>> The Chinese government on Friday seized control of Anbang Insurance Group, the private company that owns New York's landmark Waldorf-Astoria Hotel. A dramatic move that highlights Beijing's willingness to curtail deal hungry conglomerates. Authorities said Anbang had violated laws and regulations which quote, may seriously endanger the solvency of the company.
Reuters' Shanghai Bureau Chief, John Ruwitch explains.>> It does underscore the government's commitment and the lengths to which the government is willing to go in its de-risking campaign. Its campaign to bring down debt levels and lower risk in the financial sector. It also sends a shot across the bow of other acquisitive and risk-taking private enterprises, that the government's there.
The government can take this type of a step if you go too far out of line.>> The China Insurance Regulatory Commission or the CIRC also said that Anbang's chairman and key share holder, Wu Xioahui, had been prosecuted for economic crimes. Wu was arrested in June last year, as troubles mounted for one of China's most aggressive buyers of overseas assets.
>> Anbang's one of a few giant conglomerates in China that really dropped tons of money in foreign countries on foreign assets over the years. It spent nearly $30 billion, more than $30 billion in fact, on assets around the globe, including the Waldorf-Astoria Hotel. Some of these assets are in the insurance sector, of course, and it remains to be seen if insurance regulators in countries like South Korea or countries in Europe, where it has assets, are going to have an opinion about the Chinese government taking control of this company.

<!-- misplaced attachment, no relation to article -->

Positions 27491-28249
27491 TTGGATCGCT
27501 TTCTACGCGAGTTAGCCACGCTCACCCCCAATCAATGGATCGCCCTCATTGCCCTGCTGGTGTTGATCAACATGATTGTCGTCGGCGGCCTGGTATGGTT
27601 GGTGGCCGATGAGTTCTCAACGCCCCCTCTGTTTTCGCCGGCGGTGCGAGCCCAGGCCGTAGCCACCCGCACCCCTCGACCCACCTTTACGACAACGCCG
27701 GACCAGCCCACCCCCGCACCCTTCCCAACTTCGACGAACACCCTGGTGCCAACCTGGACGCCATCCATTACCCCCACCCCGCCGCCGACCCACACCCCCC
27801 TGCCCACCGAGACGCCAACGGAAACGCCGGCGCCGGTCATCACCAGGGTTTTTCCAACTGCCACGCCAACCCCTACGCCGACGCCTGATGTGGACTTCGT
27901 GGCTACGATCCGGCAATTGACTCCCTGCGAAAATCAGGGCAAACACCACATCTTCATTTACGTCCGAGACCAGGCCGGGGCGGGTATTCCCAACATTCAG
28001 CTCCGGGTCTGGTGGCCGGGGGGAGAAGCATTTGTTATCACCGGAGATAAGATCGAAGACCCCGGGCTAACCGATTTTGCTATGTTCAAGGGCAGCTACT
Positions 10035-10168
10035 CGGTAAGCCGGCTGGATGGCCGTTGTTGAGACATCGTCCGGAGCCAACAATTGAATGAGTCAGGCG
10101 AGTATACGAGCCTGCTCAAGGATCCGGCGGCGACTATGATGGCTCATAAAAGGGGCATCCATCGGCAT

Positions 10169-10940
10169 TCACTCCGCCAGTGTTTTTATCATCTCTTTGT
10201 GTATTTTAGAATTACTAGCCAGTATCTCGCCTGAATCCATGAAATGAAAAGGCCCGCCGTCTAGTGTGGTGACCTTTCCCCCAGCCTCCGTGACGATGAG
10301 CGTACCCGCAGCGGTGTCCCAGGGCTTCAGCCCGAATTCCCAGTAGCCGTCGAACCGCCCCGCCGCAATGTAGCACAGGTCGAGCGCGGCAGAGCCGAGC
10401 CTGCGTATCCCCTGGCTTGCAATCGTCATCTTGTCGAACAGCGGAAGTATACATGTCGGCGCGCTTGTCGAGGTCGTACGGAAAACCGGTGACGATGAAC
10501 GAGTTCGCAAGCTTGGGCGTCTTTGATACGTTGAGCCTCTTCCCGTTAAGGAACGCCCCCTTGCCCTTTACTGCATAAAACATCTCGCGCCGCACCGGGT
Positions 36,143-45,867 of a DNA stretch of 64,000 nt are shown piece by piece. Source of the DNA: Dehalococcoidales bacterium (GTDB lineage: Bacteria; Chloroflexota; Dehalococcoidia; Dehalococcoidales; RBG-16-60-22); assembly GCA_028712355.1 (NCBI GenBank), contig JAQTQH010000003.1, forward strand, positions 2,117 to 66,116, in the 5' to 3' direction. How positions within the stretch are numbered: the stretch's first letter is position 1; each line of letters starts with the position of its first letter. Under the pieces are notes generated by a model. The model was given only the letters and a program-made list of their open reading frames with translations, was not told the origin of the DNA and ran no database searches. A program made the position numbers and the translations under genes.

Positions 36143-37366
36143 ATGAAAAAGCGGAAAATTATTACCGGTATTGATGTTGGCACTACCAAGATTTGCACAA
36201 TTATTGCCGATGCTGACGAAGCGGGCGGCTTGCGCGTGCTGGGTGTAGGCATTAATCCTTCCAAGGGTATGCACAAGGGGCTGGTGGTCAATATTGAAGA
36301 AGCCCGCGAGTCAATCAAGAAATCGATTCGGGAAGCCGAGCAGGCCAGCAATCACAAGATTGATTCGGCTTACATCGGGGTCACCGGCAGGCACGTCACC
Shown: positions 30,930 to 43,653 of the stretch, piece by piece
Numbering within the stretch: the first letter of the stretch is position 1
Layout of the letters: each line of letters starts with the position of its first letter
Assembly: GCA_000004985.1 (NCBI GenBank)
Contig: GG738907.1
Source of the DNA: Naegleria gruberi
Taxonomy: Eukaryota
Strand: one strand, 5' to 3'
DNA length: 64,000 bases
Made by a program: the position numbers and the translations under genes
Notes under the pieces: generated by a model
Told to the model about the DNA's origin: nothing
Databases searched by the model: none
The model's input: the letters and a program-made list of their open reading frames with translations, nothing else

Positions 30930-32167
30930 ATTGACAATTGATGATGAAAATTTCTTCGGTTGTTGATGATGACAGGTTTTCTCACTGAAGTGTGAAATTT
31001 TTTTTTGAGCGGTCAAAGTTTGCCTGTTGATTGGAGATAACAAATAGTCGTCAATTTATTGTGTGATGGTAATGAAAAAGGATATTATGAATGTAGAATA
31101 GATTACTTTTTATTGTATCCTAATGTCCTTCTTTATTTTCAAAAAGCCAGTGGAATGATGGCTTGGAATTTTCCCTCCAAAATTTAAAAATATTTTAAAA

>> During the government takeover of Anbang Group, which will last for one year, the company will be managed by a group of officials from the CIRC, the Central Bank and other key financial regulators.>> The government has pledged a restructuring of the company, they're gonna bring in outside capital.
It's possible that that will dilute the shareholdings of current shareholders who really have no recourse. And that's one of the big question marks.>> Experts say with this unprecedented seizure, the Communist Party wants ambitious private companies to know that the Chinese government is in charge.